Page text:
Why Are Analysts Expecting Union Pacific’s Revenue to Fall in 2016?



Analysts’ revenue estimate

For Union Pacific Corporation (UNP), Wall Street analysts are projecting revenue of $4.9 billion in 1Q16. Compared to the reported revenue during the same period in 2015, this shows an anticipated double-digit fall of 12.4%. On a yearly basis, 24 analysts are projecting consensus revenue of $20.7 billion and $21.7 billion for 2016 and 2017, respectively. This translates into a fall of 5% and 0.1%, respectively, compared to revenue of $21.8 billion in 2015.

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Why are analysts estimating lower revenue?

Union Pacific derives most of its revenue from the intermodal segment followed by industrial products and coal. The intermodal business of most Class I railroads sailed through rough weather in recent quarters. This is mainly due to the slow pace of highway-to-rail conversion resulting from low fuel prices. Also, low fuel costs increased the competition from trucking companies.

Union Pacific’s intermodal business is also linked to China’s economy. The company’s intermodal business hauls merchandise meant for trade with China. The current slowdown in China’s economy took a toll on Union Pacific’s freight hauling prospects. Also, US grain exports are expected to go down in 2015–2016. This could hamper Union Pacific’s freight prospects through June 2016.

You should note that out of Union Pacific’s revenue of $21.8 billion in 2015, coal accounted for ~15%. Given the current depressed energy price environment and a global commodity price lull, investors are concerned about Union Pacific’s forward earnings.

Union Pacific’s coal revenue depends on production in the southern Powder River Basin. According to the US government, the Powder River production declined in the past few years mainly due to the recession and competition from natural gas. The slow pace of coal use in energy generation and competition from coal producers in the interior region fueled the slow growth of coal-by-rail.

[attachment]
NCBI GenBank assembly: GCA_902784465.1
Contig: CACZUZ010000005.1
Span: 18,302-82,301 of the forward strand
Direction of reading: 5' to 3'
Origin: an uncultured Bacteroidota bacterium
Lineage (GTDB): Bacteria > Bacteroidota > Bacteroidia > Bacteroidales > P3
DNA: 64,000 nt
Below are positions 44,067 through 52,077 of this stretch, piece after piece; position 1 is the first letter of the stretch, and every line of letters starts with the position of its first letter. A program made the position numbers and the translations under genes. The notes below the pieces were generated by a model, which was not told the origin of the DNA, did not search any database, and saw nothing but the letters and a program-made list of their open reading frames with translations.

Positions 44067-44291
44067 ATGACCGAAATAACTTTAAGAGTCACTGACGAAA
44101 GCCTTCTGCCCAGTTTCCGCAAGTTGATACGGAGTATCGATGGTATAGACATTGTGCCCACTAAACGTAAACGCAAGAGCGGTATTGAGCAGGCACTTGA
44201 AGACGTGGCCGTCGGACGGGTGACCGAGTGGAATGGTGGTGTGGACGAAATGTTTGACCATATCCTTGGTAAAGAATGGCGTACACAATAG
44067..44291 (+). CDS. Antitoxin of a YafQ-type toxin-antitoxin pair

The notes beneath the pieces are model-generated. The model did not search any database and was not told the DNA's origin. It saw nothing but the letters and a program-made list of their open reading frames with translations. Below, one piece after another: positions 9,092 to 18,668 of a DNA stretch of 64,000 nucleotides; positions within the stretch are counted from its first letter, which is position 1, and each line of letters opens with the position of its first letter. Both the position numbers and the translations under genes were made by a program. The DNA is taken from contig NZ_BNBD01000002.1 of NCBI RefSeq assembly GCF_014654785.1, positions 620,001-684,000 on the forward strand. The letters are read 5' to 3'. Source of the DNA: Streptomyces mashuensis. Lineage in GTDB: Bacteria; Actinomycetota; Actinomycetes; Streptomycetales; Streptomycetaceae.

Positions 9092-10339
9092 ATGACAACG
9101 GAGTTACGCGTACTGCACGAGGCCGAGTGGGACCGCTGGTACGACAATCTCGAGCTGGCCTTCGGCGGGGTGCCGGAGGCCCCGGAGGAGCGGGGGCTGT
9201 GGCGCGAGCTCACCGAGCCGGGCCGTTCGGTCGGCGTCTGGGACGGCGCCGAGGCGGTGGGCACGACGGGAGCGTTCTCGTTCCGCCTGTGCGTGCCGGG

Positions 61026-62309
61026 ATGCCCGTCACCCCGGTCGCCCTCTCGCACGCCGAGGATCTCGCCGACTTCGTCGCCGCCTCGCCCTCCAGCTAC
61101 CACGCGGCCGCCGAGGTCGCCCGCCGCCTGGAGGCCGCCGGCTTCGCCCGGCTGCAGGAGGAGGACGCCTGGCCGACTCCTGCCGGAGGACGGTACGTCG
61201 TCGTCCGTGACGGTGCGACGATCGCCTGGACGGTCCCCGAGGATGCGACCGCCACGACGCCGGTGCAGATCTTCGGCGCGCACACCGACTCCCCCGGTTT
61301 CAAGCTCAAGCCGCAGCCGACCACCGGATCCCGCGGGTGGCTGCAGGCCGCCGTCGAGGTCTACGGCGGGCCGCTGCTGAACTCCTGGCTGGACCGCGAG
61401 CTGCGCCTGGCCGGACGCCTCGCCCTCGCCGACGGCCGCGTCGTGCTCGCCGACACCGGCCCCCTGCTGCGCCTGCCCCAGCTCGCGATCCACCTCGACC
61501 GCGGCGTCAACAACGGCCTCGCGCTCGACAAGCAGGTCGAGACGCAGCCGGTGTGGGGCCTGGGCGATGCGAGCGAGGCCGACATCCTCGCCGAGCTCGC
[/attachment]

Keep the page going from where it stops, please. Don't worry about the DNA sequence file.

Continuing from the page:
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Management’s guidance

Union Pacific’s CFO, Rob Knight, said that “Looking ahead to 2016, we do have some significant hurdles. Our energy-related volumes will continue to be a challenge. Compared to last year’s strong first quarter, we expect this year’s first quarter coal volumes to decline around 20% or so.” However, until March 3, 2016, the coal volumes fell by a whopping 32%.

Peers’ projected revenue growth

All of the Class I railroads are aligning resources to match with shrinking volumes. There are also merger talks appearing in the industry in the present era of weak commodity prices. As discussed, analysts are expecting Union Pacific’s 2016 consensus revenue to fall by ~5.0%. Now, let’s look at the projected revenue change for industry peers:

  • Norfolk Southern (NSC) – -3.6%
  • Canadian Pacific (CP) – 0.6%
  • Canadian National Railway (CNI) – 1.6%
  • CSX (CSX) – -5.5%
  • Genesee & Wyoming (GWR) – 1.1%

Investors can look at the SPDR S&P Transportation ETF (XTN) for exposure to the transportation space. Major US railroads and trucking companies account for 12.2% and 21.7% of XTN, respectively.

In the next part, we’ll see what margins analysts are expecting for Union Pacific compared to its peers for 2016 and ahead.


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